In a time of medical breakthroughs, where cures are created for many conditions that were once terminal, it’s easy to forget that some conditions are still incurable and almost impossible to prevent or slow down, reports the Irish Times.
“Longer life expectancy means that by 2041 there will be 1.4 million people in Ireland aged 65 and over, making up 22 per cent of the population.
“Dementia and old age go hand in hand so the number diagnosed with dementia is expected to increase three-fold to more than 120,000 in the next 30 years. Currently, there are nearly 42,000 people living with dementia in Ireland.
“Alzheimer’s disease, a common form of dementia, causes memory loss and there is very little medically that can be done. Certain drugs may slow down the progression of the condition, but they are not a cure. The World Alzheimer Report 2012 looked at the stigma attached to dementia and Alzheimer’s. Families and friends often don’t know how to deal with it, which creates feelings of isolation and exclusion for people with dementia. Continue reading “Alzhheimer’s, dementia, and stigma”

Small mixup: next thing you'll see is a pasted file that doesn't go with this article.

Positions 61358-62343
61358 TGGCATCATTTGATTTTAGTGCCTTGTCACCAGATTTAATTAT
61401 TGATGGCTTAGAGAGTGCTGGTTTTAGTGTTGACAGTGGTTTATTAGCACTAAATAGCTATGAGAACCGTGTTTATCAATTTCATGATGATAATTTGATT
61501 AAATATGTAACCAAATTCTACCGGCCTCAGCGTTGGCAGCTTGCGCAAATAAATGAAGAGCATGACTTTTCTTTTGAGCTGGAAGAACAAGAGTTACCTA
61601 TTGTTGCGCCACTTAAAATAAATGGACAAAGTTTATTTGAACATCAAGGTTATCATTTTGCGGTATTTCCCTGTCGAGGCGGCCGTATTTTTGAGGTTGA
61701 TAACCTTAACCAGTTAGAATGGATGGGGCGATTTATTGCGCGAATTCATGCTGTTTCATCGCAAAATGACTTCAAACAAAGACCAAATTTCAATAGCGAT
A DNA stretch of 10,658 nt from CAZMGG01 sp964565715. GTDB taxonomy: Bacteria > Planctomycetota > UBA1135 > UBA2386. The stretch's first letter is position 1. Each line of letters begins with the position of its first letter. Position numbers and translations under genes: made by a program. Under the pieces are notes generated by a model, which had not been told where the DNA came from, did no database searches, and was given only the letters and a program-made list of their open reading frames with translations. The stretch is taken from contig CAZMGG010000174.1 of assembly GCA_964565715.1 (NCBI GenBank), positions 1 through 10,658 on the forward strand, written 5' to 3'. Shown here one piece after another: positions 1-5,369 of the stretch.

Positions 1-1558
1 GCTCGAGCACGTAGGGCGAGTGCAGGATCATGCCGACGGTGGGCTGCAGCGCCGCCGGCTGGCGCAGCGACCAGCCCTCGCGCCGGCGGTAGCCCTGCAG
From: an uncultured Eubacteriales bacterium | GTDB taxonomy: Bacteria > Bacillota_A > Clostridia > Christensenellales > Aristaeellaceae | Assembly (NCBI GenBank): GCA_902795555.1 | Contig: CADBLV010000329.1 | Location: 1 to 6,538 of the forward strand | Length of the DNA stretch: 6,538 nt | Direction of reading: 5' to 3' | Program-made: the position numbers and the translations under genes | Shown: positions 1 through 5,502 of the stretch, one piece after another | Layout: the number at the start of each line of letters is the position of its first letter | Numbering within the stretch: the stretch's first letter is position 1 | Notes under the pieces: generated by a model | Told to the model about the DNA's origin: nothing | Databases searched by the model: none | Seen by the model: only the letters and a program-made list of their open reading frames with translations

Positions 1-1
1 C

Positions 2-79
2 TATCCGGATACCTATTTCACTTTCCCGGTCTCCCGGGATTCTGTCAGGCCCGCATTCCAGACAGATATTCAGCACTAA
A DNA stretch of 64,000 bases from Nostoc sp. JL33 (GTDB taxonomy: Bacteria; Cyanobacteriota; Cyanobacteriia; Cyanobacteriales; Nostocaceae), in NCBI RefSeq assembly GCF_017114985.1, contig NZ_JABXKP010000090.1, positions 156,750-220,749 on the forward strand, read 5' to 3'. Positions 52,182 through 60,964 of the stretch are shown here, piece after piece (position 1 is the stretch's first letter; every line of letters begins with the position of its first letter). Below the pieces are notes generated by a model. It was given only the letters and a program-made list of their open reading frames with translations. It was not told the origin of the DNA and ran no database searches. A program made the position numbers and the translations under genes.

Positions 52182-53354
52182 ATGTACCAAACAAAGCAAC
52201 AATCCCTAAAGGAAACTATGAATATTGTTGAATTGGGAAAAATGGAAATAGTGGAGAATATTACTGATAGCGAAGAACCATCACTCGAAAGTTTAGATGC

The nation’s largest cardiovascular health organization has a new message for Americans: Owning a dog may protect you from heart disease.
The unusual message was contained in a scientific statement published on Thursday by the American Heart Association, which convened a panel of experts to review years of data on the cardiovascular benefits of owning a pet, reports the New York times: “The group concluded that owning a dog, in particular, was “probably associated” with a reduced risk of heart disease.
“People who own dogs certainly have more reason to get outside and take walks, and studies show that most owners form such close bonds with their pets that being in their presence blunts the owners’ reactions to stress and lowers their heart rate, said Dr. Glenn N. Levine, the head of the committee that wrote the statement.